For young patients who grow to adulthood with a chronic illness, leaving behind the pediatrician who may have saved their lives can be a tough transition.
More than half a million children with special health-care needs will turn 18 this year, the first generation to reach adulthood since sweeping medical advances ensured an unprecedented number would survive congenital conditions that until recently would have killed them. The influx is straining an already burdened health-care system, and patients and their physicians are feeling the added stress, according to a study by researchers at the University of Floridas Institute for Child Health Policy appearing in the current issue of Pediatrics.
“We are looking at the very beginning of that wave, because this is the first generation to turn 18 since the technology and treatments have allowed them to survive to adulthood,” said lead researcher John Reiss, Ph.D., policy and program affairs chief at UFs Institute for Child Health Policy. “That number will grow, and this will put phenomenal pressure on adult medicine.”
Denise Trunk | EurekAlert!
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Physicists at the University of Bonn have managed to create optical hollows and more complex patterns into which the light of a Bose-Einstein condensate flows. The creation of such highly low-loss structures for light is a prerequisite for complex light circuits, such as for quantum information processing for a new generation of computers. The researchers are now presenting their results in the journal Nature Photonics.
Light particles (photons) occur as tiny, indivisible portions. Many thousands of these light portions can be merged to form a single super-photon if they are...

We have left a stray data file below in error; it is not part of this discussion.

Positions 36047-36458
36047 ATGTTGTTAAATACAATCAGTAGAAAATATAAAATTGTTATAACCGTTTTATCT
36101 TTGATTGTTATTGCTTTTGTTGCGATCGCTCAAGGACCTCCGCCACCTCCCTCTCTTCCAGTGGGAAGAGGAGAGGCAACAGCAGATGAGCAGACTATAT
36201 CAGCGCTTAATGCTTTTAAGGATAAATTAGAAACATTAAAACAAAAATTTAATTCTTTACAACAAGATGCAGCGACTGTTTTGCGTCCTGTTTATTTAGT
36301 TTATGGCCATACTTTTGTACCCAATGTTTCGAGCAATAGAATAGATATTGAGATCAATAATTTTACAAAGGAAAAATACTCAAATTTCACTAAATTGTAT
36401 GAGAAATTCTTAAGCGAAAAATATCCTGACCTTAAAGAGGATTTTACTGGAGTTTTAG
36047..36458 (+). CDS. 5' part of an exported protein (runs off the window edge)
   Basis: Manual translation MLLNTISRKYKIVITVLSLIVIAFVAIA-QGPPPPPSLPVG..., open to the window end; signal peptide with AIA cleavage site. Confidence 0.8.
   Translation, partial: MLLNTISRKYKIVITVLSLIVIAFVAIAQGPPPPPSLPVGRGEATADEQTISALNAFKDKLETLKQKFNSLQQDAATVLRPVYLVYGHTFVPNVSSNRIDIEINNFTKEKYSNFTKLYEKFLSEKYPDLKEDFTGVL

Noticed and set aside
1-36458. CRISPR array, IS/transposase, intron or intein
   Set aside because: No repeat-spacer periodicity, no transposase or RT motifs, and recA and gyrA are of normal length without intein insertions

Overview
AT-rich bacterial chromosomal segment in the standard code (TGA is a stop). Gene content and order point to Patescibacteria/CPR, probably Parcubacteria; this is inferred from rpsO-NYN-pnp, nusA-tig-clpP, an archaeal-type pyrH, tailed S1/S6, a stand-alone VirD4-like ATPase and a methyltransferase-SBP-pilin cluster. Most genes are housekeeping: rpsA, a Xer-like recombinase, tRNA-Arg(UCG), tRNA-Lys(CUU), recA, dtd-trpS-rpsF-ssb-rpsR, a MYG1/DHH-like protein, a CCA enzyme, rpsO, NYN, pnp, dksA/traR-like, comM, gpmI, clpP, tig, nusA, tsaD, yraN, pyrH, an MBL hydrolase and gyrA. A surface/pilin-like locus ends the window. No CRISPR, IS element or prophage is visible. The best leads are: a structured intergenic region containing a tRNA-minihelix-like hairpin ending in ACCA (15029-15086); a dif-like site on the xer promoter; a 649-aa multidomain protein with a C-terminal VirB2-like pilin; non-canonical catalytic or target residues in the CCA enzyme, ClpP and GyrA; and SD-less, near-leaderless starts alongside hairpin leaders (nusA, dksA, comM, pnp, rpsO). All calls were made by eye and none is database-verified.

For the first time, scientists have shown that circular RNA is linked to brain function. When a RNA molecule called Cdr1as was deleted from the genome of mice, the animals had problems filtering out unnecessary information – like patients suffering from neuropsychiatric disorders.
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An experimental small satellite has successfully collected and delivered data on a key measurement for predicting changes in Earth's climate.
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A study led by scientists of the Max Planck Institute for the Structure and Dynamics of Matter (MPSD) at the Center for Free-Electron Laser Science in Hamburg presents evidence of the coexistence of superconductivity and “charge-density-waves” in compounds of the poorly-studied family of bismuthates. This observation opens up new perspectives for a deeper understanding of the phenomenon of high-temperature superconductivity, a topic which is at the core of condensed matter research since more than 30 years. The paper by Nicoletti et al has been published in the PNAS.
Since the beginning of the 20th century, superconductivity had been observed in some metals at temperatures only a few degrees above the absolute zero (minus...
Researchers from the University of Miami (UM) Rosenstiel School of Marine and Atmospheric Science, the Italian Space Agency (ASI), and the Instituto Geofisico--Escuela Politecnica Nacional (IGEPN) of Ecuador, showed an increasing volcanic danger on Cotopaxi in Ecuador using a powerful technique known as Interferometric Synthetic Aperture Radar (InSAR).
The Andes region in which Cotopaxi volcano is located is known to contain some of the world's most serious volcanic hazard. A mid- to large-size eruption has...
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